Antarctica 2018-2019: O’Brady, Rudd Finish; Abe Resupplies

Antarctic Poles
Photo: Jenny Davis

Unassisted Solo Traverse

On Boxing Day, 33-year-old Colin O’Brady finished his solo, unassisted, unsupported crossing of Antarctica. The endurance athlete lived up to the moniker, finishing the final 129km in a mammoth 33-hour push.

O’Brady calling home with the good news. The wooden post behind him denotes the start of the Ross Ice Shelf and the end point for the traverse. Photo: Colin O’Brady

O’Brady completed the entire traverse in just over 54 days, winning his informal race with Lou Rudd, 49. Rudd finished his own trek on Friday afternoon, Eastern Time, after 56 days.

During the past week, both men regularly shattered their own daily distance records, thanks to a long downhill descent and likely to the contentious use of the South Pole Overland Traverse road from the South Pole to the Ross Ice Shelf. O’Brady kept his two-day lead through the descent and woke up on Christmas Day with enough energy for a sprint finish.

Throughout, both O’Brady and Rudd resisted the siren song of rest days and pushed on through some horrendous conditions. The pair had little food to spare; warm weather and soft snow en route to the South Pole could have derailed both at the outset. In the end, the much younger O’Brady was able to put in a few extra ultra-long days.

The question remains whether their traverse actually qualifies as unassisted, or even as a full traverse. The graded road that both followed from the South Pole eliminated the sastrugi that would have dramatically slowed them down and further depleted their food and strength. Regular markers along the trail eliminated the need for navigation.

Furthermore, both shortened their route significantly by calling a halt at the beginning of the Ross Ice Shelf: which their famous predecessors from the Golden Age of Antarctic Exploration — and some strong modern travelers — did not. Borge Ousland’s 1996-7 crossing of Antarctica is often called “assisted” because he used a kite part of the way. However, his route covered the entire Ross Ice Shelf and was 1,000km longer than theirs.

O’Brady and Rudd accomplished a mighty trek, but it is unfortunate that neither man admitted that they had chosen to use a road for at least a third of it. However, theirs were not the first expeditions to keep this little Antarctic secret to themselves.

O’Brady’s and Rudd’s route vs Ousland’s. Some polar veterans doubt whether the truncated route qualifies as a full traverse.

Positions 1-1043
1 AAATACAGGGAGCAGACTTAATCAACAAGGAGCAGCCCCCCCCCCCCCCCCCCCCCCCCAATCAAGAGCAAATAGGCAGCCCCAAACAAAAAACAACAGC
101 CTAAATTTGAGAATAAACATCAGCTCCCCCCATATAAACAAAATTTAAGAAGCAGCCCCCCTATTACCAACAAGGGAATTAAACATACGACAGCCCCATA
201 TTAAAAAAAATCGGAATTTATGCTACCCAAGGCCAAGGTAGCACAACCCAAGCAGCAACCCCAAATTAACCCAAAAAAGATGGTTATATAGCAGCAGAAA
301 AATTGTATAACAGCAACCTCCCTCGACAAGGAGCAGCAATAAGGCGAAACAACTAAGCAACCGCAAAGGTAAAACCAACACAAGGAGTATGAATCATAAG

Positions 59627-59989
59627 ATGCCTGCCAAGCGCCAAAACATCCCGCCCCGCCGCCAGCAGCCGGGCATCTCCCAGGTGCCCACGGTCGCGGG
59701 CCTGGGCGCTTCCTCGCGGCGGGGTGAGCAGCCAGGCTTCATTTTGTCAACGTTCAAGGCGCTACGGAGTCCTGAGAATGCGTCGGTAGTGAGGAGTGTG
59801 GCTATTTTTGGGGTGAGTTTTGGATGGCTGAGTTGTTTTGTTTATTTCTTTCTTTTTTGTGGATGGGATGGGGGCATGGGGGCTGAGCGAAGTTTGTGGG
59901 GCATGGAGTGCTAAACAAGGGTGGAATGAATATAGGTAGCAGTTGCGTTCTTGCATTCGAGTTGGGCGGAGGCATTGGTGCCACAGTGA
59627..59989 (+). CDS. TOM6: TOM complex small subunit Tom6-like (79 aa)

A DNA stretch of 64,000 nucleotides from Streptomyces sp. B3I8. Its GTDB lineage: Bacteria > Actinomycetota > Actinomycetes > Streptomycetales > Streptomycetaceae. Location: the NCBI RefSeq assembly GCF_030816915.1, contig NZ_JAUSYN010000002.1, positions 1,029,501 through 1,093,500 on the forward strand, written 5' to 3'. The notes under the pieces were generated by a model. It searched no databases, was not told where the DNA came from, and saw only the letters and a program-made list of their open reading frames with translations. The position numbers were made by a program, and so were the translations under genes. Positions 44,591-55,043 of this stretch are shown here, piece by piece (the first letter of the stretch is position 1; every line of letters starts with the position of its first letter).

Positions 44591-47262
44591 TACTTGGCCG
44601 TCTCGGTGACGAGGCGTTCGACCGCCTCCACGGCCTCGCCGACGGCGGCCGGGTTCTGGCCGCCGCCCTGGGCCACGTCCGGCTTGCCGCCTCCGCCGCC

Solo to the South Pole

Abe’s progress (red dots). The graph shows distance traveled on the x-axis and altitude on the y-axis. Photo: Masatatsu Abe

Masatatsu Abe’s expedition was on a knife-edge last week, as he contemplated giving up. Soft, knee-deep snow had slowed him down and drained his food. A resupply not only meant losing his unsupported status but would cost the rickshaw driver a further $100,000. Eventually, he swallowed hard and called in the most expensive takeaway food on earth. The decision filled Abe with remorse, and he said his hand trembled as he reached for the supplies.

He reminded himself that his goal is mainly to gather experience for a future journey. In 2019, he will try to finish the route attempted by Nobu Shirase’s Japanese expedition in 1910. Shirase landed on King Edward VII Land, and his attempted trek to the South Pole remains uncompleted. According to one Tokyo source, Abe may need to fundraise a further $700,000 to finance this remote route.

Just before Christmas, Abe joined the regular manhauling path to the South Pole. He hopes this will mean much better conditions.

Matthieu Tordeur spent Christmas Eve at Thiels Corner, the halfway point of his slog. It has taken him 31 days so far, much slower than he imagined.  At 85º South, he has 500km remaining to the South Pole.

Tordeur getting festive on Christmas. Photo: Matthieu Tordeur

Jenny Davis is only on Day 11 of her run , but like everyone this year, she can’t get over how deep the snow is. Fresh snow continues to fall daily and she’s clinging to the hope that cold, dry air will come and give the wind a chance to firm the surface. Davis is averaging just under 18km per day, so her hope of a speed record already looks dead in the water. Even finishing will depend on better conditions arriving quickly.

Due to the unusual warmth, ALE has extended by a full week the final date that expeditions must arrive at the South Pole. Davis brought minimal food and fuel, to keep her sled’s weight down, so she too may need to call in a resupply. For now, she plugs on, despite repeated bouts of nausea.

Pitching camp in balmy temperatures and continuous daylight. Photo: Jenny Davis

The latest starter, Richard Parks of Wales, is averaging a solid 36km per day. On day nine, the former international rugby player is 70km behind speed record holder Christian Eide’s pace.

Guided Expeditions

Decked out in his Scout neckerchief and other finery, Doherty celebrates Christmas. Photo: Joe Doherty

Joe Doherty and the guided team are back on the move and have been able to ramp up their daily distances to about 25km. The team are now 32 days in and they have just passed 87ºS.

Mt. Vinson

Glorious views from a peak near Union Glacier camp. Photo: Laval St Germain

Laval St Germain spent Christmas at Union Glacier. Although the weather here has been glorious, this has not extended to Mt. Vinson. While biding his time, he has been climbing nearby peaks to stay in shape.

You can catch our previous update and the season introductions below:

Antarctica 2018-2019: To Quit or Not to Quit (Week Six)

Antarctica Expeditions to Watch 2018-2019 Part 1

Antarctica Expeditions to Watch 2018-2019 Part 2

About the Author

Martin Walsh

Martin Walsh

Saigon based freelance writer. Travelling the world one basketball court at a time.

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